A visual scrutiny of both samples does not support any claims about changes in noise levels (or in the degree of noise filtering). I went through about twelve pairs of samples taken at various settings and the results were negative in all cases.
ISO 64, v558-76 ISO 64, v558-82

This is not a scientifically-performed, controlled experiment (which would require computer analysis of noise magnitude and spatial autocorrelation), but if I can't see any difference in samples where the effect is magnified eight times, I will certainly see no difference in actual print or screen images. Another urban myth put to sleep.

Last but not least, there is a gossip about changes in default in-camera image processing (sharpness, contrast, saturation). While these things are possible and sometimes done (manufacturers realize that most buyers never take the camera off default settings), I suspect the gossip belongs in the dustbin together with the other pieces; I am not even going to do any testing for that. Besides, this is of no consequence to a thinking user (the kind, I hope, who read my articles): we change these settings anyway to our liking. Well, for the first weeks after the update I will be watching my images and possibly tweak my image settings a bit.

Contrary to some hopes, the new firmware does not recognize cards formatted in the FAT-32 system, which would allow us to use CF cards beyond 2GB.

Should you do it?

There is nothing to indicate any visible improvements in the camera performance, or any behavior changes with the new firmware, therefore I see no pressing need to install the new version, if the old one does not misbehave on your camera. (If it does, I would recommend trying.)

On the other hand, if Olympus spent time and effort developing the new version, there must have been some reasons. Certainly, the new version should not work worse than the previous ones.

The upgrading procedure is simple and painless, and the risk involved is negligible — as long as you have some elementary literacy in using a computer (copying files, creating directories, etc.). Therefore I see no disadvantages to performing the upgrade, either; you can do it just to get some piece of mind (not to mention bragging rights). Just don't blame me if anything goes wrong.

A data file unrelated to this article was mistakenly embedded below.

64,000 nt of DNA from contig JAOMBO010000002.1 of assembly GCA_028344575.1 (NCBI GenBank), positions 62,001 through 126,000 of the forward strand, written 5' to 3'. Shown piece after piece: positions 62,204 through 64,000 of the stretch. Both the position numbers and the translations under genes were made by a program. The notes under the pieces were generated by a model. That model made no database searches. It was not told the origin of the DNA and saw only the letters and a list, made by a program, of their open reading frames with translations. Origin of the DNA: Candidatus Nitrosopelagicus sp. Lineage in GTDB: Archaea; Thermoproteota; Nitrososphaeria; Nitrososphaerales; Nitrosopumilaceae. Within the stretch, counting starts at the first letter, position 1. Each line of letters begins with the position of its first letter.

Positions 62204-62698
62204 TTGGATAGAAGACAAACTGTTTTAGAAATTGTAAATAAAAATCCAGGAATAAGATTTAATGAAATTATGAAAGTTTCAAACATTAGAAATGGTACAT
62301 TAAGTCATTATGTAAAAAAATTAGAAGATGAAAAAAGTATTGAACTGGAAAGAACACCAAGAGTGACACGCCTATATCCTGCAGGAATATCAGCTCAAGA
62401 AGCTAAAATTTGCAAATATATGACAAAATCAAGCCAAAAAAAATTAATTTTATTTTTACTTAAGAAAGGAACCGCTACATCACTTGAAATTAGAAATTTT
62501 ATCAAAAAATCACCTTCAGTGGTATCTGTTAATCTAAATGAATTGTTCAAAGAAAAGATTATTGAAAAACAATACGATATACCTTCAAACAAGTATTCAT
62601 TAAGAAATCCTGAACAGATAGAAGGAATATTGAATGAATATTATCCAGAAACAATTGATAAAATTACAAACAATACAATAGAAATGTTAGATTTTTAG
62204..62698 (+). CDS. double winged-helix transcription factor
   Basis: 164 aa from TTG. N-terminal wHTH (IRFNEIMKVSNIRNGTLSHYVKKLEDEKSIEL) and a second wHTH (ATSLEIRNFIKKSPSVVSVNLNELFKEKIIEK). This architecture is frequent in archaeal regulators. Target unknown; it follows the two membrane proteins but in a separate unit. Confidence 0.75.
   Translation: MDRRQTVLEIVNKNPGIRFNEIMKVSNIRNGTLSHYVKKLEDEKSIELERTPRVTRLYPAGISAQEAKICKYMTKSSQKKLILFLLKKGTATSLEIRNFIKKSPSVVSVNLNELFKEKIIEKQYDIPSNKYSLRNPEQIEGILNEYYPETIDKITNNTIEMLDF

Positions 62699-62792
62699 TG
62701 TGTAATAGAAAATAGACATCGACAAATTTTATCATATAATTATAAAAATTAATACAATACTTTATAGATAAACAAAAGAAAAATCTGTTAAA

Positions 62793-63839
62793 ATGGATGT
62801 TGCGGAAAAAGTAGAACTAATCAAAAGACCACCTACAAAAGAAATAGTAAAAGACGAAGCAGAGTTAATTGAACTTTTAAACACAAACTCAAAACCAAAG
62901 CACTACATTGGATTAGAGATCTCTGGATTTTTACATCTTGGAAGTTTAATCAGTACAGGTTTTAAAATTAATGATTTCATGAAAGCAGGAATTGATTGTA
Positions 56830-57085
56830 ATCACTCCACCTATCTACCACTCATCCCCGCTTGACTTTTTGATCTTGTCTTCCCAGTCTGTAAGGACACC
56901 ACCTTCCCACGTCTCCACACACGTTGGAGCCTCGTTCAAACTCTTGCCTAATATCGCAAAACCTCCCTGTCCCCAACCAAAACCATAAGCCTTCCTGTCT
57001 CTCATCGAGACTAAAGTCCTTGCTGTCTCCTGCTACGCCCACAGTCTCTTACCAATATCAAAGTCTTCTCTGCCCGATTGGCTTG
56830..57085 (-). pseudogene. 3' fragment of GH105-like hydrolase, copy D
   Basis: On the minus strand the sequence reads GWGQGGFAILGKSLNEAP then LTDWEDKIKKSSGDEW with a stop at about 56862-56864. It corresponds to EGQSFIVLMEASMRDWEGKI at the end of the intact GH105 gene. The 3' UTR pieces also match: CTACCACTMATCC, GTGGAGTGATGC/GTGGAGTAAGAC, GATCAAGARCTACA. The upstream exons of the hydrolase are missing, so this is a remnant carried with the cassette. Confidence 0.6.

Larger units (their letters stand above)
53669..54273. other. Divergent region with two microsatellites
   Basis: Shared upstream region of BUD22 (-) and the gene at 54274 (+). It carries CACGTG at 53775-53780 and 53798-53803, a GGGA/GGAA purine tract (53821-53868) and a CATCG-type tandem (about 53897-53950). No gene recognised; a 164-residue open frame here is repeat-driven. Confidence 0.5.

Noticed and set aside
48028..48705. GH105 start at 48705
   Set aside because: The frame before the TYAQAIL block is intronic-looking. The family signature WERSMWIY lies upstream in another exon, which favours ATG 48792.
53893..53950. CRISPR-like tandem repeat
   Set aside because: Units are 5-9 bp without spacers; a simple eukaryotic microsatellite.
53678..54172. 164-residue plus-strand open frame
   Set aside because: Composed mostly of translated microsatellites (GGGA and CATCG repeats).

Appendix: USB connection modes

This section is optional and you need it only if you want to control your camera remotely from a computer with the proper software.

The C-5050Z (like most other Olympus Camedia models) may use the USB cable connection for two purposes:

  • For moving files from the camera to a computer, which will see the camera as another disk drive. This is the default factory setting.
  • For controlling your camera remotely from a computer with use of third-party software, like Cam2Com from Sabsik Software (Link last verified 2006/02/22).

In order to switch between these two settings, turn the camera on with the USB cable unplugged and the mode dial in any position different than file transfer (i.e., the green arrow). Open the door, a warning will appear on the LCD screen.

Press and hold the Quick View and OK buttons simultaneously for three seconds or so. The undocumented Camera Control menu will show up. Select OFF to set the USB connection to the file transfer mode, or ON to set it to the computer control mode; press OK.

(I am nor sure what the Reset option does; probably it resets the camera to all defaults, but I have not tried it, unwilling to lose all my custom settings. If you try it, let me know.)

My other pages related to the Olympus C-5050Z, C-5060WZ, and X-7070WZ

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Posted 2004/03/13; last updated 2006/02/22 Copyright © 2004-2006 by J. Andrzej Wrotniak